Title: SUGARCANE LEAF AREA DEVELOPMENT UNDER FIELD CONDITIONS IN FLORIDA, USA
Gilbert, R - EVERGLADES RSCH CNTR
Perdomo, R - OKEELANTA CORP.
Shine, J - SUGAR CANE GROWERS COOP
Submitted to: Field Crops Research
Publication Type: Peer Reviewed Journal
Publication Acceptance Date: October 9, 2003
Publication Date: April 15, 2004
Citation: Sinclair, T.R., Gilbert, R.A., Perdomo, R.E., Shine, J.M. 2004. Sugarcane leaf area development under field conditions in florida, usa. Field Crops Research. 88:171-178.
Interpretive Summary: Leaf production is critical in determining the yielding capacity of any crop, but especially so for sugarcane because the leaf canopy develops very slowly. Unfortunately, no data previously existed to fully document the rate of leaf appearance and the size of individual leaves of sugarcane varieties adapted to the subtopical climates in which sugarcane is produced in the U.S. This study was undertaken to obtain these essential data and was led by a ARS- USDA scientist located at the Center for Medical, Agricultural and Veterinary Entomology at Gainesville, FL. Leaf production was tracked during two years on four varieties of sugarcane grown at three locations in Florida. The rate of leaf emergence was very closely linked to the temperatures to which the plants were subjected so that cooler temperatures in the spring were particularly restrictive on leaf appearance. The four cultivars were essentially equally sensitive to temperature. The size of the individual leaves, however, varied substantially among the varieties. One variety had the first leaves on the plant that were significantly larger, which could be an important advantage in enhancing sugarcane yield.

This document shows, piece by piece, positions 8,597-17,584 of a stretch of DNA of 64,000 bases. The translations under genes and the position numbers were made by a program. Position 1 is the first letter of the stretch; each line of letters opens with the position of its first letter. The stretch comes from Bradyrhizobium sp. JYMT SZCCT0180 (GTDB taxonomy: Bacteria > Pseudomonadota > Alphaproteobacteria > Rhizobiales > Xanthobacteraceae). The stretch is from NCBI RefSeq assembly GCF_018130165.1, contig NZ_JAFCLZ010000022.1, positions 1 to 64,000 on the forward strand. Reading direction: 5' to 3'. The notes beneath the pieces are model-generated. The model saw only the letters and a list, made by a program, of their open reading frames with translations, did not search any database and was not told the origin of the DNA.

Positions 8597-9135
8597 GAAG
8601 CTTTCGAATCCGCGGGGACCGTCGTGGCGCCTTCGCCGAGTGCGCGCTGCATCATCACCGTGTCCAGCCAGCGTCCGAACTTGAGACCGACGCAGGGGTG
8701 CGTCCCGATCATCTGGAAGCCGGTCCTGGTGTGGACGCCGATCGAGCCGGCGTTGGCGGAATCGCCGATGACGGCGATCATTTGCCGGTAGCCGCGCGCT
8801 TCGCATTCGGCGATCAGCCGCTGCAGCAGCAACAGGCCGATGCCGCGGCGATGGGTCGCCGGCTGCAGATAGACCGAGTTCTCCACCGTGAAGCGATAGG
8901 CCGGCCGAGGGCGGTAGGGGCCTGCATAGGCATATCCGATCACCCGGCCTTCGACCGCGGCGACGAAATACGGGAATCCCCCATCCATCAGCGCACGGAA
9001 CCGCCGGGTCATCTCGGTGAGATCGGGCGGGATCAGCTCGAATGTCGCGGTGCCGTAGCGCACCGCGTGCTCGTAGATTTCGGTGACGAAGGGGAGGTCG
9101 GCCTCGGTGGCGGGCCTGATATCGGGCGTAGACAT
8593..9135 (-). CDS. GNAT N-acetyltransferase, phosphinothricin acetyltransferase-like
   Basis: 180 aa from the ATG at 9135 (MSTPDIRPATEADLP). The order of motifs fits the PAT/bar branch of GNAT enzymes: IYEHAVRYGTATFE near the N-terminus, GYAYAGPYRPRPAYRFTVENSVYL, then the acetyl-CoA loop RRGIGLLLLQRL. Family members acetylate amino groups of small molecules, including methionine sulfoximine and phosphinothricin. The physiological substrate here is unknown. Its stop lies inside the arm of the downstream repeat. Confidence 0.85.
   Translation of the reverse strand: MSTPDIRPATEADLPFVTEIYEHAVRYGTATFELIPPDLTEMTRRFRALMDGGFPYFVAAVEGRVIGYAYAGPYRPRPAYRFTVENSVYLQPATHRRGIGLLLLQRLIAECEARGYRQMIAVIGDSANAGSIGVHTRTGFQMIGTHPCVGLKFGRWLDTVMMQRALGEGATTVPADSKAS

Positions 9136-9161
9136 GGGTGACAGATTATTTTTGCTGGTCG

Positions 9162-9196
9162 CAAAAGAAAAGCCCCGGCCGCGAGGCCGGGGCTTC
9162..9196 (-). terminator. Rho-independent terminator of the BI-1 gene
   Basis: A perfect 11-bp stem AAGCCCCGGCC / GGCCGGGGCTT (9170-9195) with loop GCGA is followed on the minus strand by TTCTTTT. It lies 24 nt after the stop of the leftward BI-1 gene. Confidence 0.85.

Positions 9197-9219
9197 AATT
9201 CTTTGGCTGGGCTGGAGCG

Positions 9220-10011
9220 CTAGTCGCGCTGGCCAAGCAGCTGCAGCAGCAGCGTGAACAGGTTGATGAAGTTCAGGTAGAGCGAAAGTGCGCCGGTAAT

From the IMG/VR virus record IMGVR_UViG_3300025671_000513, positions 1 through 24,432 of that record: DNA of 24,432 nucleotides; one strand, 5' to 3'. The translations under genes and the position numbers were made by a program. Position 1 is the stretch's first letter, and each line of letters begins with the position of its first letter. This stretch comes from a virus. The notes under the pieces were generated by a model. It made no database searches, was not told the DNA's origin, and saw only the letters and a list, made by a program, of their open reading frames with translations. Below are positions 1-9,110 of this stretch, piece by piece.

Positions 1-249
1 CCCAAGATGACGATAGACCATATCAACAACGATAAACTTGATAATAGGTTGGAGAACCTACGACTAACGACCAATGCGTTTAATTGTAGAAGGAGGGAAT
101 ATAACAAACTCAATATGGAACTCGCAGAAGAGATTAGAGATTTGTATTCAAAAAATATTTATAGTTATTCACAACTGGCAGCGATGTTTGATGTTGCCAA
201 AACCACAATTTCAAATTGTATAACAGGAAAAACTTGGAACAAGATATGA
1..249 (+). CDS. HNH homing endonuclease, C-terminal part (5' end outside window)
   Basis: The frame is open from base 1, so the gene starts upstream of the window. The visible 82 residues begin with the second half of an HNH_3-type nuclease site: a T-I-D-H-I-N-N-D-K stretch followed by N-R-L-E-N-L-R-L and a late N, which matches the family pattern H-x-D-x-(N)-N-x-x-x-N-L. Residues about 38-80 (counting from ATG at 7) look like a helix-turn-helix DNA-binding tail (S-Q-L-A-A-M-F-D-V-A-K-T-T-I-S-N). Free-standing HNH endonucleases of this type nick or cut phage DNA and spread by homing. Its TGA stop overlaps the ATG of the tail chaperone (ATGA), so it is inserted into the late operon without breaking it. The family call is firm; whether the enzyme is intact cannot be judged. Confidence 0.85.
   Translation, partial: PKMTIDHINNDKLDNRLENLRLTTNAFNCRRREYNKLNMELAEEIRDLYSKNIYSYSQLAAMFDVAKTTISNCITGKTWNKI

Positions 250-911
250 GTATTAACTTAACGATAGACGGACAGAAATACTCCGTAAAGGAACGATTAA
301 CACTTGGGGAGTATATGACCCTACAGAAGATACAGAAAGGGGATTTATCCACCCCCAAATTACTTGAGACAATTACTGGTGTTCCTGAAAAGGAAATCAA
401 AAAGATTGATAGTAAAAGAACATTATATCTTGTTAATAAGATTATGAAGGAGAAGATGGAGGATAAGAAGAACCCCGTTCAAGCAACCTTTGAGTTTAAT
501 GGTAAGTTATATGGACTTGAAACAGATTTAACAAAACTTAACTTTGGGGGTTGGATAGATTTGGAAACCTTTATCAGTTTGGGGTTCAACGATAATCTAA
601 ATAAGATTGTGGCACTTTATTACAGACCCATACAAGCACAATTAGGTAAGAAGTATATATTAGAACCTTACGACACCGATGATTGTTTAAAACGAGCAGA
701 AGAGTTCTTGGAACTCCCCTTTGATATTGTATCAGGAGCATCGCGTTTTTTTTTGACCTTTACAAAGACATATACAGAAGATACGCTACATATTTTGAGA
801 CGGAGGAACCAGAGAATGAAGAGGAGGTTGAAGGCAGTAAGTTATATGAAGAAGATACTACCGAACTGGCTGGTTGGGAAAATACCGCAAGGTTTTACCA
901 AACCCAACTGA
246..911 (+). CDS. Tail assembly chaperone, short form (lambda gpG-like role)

Leaf area development is critical to establishment of a full leaf canopy to maximize interception of solar radiation and achieve high crop productivity. Previous studies have highlighted the fact that the rate of leaf emergence of sugarcane is highly dependent on temperature, but these studies were restricted to only very few tropical cultivars. Hence, there is no information concerning cultivars selected for subtropical environments. The objective of this 2-y field study was to examine the contribution of rate of leaf emergence, leaf shape, and individual leaf area to the development of plant leaf area. Four cultivars developed for the subtropical climate of Florida were compared. The dependence of leaf emergence as a function of temperature was confirmed in this study and the leaf appearance rate of CP88-1762 was significantly greater than CP72-2086. Leaf shape was found to be nearly uniform among the four cultivars although the shape factor (0.72) was different from that previously reported for sugarcane. Cultivars differed in the area of successive leaves on the stalk. Leaves produced early in development were found to be larger for one cultivar (CP88-1762) as compared to the other cultivars. These results indicated that the area of earliest leaves produced by sugarcane cultivars might be a variant that could be exploited to achieve more rapid development of crop leaf area.